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Re^2: The worst case scenario

by pileofrogs (Priest)
on May 17, 2006 at 17:39 UTC ( #550059=note: print w/ replies, xml ) Need Help??


in reply to Re: The worst case scenario
in thread The worst case scenario

When it comes to melting ice and changes in sea-level, floating ice doesn't matter at all. When it melts it will take up exactly the same space as the water it displaced by floating.

The thing we have to worry about is ice that lives on land, like the Greenland ice sheet.

Oh, and about your moon-sized-rock: we already track everything bigger than a few kilometers. So, sure it might kill us, but we'll have a hundred years or so to think about it.


Comment on Re^2: The worst case scenario
Re^3: The worst case scenario
by swampyankee (Parson) on May 19, 2006 at 17:46 UTC
    Oh, and about your moon-sized-rock: we already track everything bigger than a few kilometers. So, sure it might kill us, but we'll have a hundred years or so to think about it.

    And a few decades to think about being hit by a rock bigger the size of the Moon will make me feel better how?

    Sings "Anticipation...anticipa-a-ation..." while searching for his Carly Simon CD's

    emc

    "Being forced to write comments actually improves code, because it is easier to fix a crock than to explain it. "
    —G. Steele
      I see you shiver, with antici...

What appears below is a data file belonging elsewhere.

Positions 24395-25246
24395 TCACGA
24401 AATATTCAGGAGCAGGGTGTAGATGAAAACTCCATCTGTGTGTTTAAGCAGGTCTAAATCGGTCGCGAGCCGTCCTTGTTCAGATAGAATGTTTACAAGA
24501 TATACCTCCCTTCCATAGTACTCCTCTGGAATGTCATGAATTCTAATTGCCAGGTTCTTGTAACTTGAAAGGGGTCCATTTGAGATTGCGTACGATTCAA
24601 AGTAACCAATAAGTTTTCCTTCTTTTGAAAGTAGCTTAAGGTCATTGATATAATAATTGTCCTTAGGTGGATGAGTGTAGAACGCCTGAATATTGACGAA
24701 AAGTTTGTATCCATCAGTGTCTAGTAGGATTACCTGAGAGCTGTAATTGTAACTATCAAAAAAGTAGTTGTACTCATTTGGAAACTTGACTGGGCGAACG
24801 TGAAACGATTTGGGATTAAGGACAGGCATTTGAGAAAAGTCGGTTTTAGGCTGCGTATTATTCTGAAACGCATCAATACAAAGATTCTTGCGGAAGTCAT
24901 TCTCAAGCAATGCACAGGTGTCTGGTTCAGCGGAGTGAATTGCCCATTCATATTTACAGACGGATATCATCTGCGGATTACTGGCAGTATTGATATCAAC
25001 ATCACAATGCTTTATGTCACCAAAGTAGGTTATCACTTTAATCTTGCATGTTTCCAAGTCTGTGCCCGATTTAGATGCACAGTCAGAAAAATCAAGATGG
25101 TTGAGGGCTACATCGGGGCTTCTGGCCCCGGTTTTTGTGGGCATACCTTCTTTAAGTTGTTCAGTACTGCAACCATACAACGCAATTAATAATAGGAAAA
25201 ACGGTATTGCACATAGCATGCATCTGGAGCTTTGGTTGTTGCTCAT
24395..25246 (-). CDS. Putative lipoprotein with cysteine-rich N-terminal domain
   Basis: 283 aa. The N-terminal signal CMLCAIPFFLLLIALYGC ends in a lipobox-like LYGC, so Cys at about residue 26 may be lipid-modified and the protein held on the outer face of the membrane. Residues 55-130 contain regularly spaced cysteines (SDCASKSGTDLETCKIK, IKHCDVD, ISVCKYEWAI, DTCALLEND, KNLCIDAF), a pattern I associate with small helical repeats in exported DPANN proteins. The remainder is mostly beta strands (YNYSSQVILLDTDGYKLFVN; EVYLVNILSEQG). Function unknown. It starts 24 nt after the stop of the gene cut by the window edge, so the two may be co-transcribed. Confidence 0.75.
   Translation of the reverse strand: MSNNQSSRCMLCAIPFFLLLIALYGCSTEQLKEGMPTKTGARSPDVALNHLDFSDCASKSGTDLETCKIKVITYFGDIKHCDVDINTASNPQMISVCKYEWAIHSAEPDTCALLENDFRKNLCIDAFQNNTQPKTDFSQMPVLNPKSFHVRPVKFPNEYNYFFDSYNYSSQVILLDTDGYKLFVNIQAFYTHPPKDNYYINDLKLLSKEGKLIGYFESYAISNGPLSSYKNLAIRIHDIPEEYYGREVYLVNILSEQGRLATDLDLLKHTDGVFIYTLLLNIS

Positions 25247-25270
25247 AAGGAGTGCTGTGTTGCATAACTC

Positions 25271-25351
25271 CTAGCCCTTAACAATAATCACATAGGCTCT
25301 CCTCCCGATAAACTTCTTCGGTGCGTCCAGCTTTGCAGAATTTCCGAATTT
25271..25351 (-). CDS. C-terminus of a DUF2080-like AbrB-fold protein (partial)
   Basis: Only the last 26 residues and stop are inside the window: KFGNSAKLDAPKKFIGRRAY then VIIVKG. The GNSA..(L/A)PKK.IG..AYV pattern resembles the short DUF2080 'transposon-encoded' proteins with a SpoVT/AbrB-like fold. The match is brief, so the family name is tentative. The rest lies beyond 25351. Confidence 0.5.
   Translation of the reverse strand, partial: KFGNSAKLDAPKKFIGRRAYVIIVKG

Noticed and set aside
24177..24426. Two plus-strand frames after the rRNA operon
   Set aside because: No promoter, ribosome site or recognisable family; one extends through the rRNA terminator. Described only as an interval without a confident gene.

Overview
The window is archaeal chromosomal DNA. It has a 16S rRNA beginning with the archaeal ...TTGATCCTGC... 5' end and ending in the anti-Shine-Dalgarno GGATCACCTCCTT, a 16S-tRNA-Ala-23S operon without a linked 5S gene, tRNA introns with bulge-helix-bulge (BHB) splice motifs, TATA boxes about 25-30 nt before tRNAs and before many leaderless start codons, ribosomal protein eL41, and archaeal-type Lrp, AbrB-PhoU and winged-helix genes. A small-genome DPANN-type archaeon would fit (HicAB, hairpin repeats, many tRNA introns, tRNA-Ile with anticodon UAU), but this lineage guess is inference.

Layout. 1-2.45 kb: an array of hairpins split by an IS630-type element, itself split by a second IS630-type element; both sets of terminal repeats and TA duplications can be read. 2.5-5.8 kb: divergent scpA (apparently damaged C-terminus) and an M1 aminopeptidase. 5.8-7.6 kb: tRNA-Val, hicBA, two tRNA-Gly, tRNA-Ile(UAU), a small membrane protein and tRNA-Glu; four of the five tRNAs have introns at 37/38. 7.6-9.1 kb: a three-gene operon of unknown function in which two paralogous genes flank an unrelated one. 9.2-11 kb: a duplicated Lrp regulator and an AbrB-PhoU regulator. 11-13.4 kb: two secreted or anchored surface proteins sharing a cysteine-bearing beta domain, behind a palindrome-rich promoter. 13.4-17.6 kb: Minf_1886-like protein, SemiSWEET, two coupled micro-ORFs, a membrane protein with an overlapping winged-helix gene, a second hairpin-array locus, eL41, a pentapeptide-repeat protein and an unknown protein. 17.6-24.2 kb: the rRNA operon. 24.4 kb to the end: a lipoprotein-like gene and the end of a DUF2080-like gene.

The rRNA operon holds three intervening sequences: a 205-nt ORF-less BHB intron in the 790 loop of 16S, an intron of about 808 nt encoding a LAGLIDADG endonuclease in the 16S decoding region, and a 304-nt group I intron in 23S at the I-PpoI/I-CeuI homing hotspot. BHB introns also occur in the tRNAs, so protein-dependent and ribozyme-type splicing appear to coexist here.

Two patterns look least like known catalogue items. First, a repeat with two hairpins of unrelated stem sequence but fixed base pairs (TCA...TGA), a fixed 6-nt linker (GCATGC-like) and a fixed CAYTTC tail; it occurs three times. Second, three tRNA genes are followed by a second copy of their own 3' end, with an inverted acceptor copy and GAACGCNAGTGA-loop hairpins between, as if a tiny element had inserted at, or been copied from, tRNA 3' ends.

say it, say it!

      ... pation.

      Sorry, we all have our anticipation references

Re^3: The worst case scenario
by ww (Bishop) on May 19, 2006 at 17:59 UTC
      "...we already track everything bigger than a few kilometers.

    True! Kachin... ^H^H^H
    BRAAAATTTTT
    .oO ...oops, not quick enough to correct /me.

    <error horn vibrations ebb>...

    Well, actually, only for those cases of "everything" where "everything" includes only the set whose membership is coterminus with the set "those that we happen to know about."

    ...and each year, astronomers, amateur and career, discover (some .. several) new and previously unknown "rocks" whose orbits CROSS that of the earth. I believe this year's count of such new discoveries, for rocks with radius > 5 km. is already on the order of 3.

Re^3: The worst case scenario
by spiritway (Vicar) on May 23, 2006 at 03:00 UTC

    Somehow, this isn't altogether comforting. Even a fairly small rock, 1 or 2 km. in diameter, could ruin your whole day. At that size, huge clouds of dust would be spewed up, probably causing seriously cold weather for a few years. Also, it would adversely affect any city it landed on by annihilating it. Depending on which city it was, this might be considered a bad thing.

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